BENI (Reuters) - An armed group killed at least 20 civilians in an overnight raid on a village in northeast Democratic Republic of Congo on Sunday, the latest incident in a surge of ethnic violence that has forced 200,000 people from their homes in two months.
Fighters from the Cooperative for the Development of the Congo (CODECO) militia group, which is made up of fighters from the Lendu ethnic group, attacked the Hema village of Ndjala in Ituri province at around 1 a.m. on Sunday, the army and local authorities said.
"They cut with the machetes several of my compatriots, 20 have already died and more than 14 seriously injured," said Solo Bukutupa, a local administrator.
"It's unbearable to see people die like that."
The attackers fled after United Nations peacekeepers arrived at the village and they later fired on a nearby UN base, a UN source said.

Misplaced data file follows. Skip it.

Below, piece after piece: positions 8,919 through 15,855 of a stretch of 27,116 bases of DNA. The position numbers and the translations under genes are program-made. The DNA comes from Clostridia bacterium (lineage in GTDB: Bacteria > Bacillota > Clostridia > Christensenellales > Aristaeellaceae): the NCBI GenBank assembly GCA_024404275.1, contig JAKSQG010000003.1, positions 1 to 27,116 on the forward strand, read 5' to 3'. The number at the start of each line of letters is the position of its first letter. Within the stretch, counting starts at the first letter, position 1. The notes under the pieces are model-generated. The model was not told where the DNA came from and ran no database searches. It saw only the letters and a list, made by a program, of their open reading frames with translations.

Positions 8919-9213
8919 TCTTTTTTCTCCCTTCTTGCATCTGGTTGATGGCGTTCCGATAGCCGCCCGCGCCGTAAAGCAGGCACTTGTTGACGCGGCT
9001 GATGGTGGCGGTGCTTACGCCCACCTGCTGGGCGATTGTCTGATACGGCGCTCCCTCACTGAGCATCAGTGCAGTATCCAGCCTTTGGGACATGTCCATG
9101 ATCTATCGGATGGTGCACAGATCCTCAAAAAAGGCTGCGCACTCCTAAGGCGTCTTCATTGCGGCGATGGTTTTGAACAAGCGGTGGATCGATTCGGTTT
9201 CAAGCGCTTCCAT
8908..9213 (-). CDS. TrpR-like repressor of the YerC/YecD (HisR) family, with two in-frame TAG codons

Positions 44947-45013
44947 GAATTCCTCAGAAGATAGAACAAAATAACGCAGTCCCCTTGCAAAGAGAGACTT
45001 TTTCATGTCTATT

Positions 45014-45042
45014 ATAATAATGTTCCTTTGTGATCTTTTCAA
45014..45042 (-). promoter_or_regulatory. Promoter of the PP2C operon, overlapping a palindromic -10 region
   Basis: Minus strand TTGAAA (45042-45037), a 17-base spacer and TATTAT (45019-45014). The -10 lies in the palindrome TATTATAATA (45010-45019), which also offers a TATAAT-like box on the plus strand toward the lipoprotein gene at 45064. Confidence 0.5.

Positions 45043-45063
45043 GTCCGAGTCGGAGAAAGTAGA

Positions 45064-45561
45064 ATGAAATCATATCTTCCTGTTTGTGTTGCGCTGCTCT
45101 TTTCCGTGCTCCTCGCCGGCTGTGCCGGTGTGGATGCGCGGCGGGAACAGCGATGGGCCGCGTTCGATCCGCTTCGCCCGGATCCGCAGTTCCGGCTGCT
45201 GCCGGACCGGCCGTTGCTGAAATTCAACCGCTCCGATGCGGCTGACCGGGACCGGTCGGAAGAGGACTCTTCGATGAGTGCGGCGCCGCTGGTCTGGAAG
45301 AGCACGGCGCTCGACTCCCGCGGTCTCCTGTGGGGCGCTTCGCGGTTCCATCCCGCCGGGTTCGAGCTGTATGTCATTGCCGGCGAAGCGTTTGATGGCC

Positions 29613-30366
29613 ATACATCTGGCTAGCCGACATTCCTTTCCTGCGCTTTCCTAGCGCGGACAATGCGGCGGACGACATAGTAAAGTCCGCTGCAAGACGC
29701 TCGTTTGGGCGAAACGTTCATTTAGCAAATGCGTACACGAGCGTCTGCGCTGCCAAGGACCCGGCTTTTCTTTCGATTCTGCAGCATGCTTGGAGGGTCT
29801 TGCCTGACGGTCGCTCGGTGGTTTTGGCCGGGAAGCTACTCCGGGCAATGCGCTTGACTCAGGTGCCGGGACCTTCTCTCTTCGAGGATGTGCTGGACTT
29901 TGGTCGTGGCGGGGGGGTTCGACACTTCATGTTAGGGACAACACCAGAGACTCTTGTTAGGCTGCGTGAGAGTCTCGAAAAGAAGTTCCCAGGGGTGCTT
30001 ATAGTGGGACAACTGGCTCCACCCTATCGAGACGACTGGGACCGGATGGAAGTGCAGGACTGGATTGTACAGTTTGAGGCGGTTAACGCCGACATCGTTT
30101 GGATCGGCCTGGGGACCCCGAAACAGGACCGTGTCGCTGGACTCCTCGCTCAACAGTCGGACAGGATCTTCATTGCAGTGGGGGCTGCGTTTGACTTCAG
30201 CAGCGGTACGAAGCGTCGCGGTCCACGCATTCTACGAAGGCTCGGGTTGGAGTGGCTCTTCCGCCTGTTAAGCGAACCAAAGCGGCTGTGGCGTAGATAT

Fighting by an array of armed groups in the region has complicated Congo's response to the coronavirus pandemic and an Ebola epidemic that has killed more than 2,200 people since 2018.
CODECO split into several competing factions after the Congolese army killed its leader Justin Ngudjolo in late March.
Earlier this month Ngabu Ngawi Olivier, who claimed to have taken over the leadership of CODECO, surrendered to the army and called for the militia to lay down its weapons.
Another faction later issued a statement denouncing Olivier as an imposter. No fighters have followed Olivier's orders yet, said army spokesman Jules Ngongo.
Rich in natural resources including gold, diamonds and coltan, Ituri province was the site of some of the country's worst fighting between 1999 and 2007, after a power struggle between rebel groups descended into ethnic violence -- much of it between the Hema and Lendu.
After several years of relative calm, tit-for-tat fighting erupted again in December 2017, reviving longstanding tensions over land.
The unrest has since evolved into more coordinated attacks by the Lendu community on the army and the Hema ethnic group.
Late last year the army launched a large-scale operation to uproot a constellation of militias operating in the east of the country, sparking a backlash that has seen at least 350 people killed by armed groups in Ituri, the UN source said.
(Reporting by Erikas Mwisi Kambale in Beni; Writing by Hereward Holland; Editing by Edward McAllister and Catherine Evans)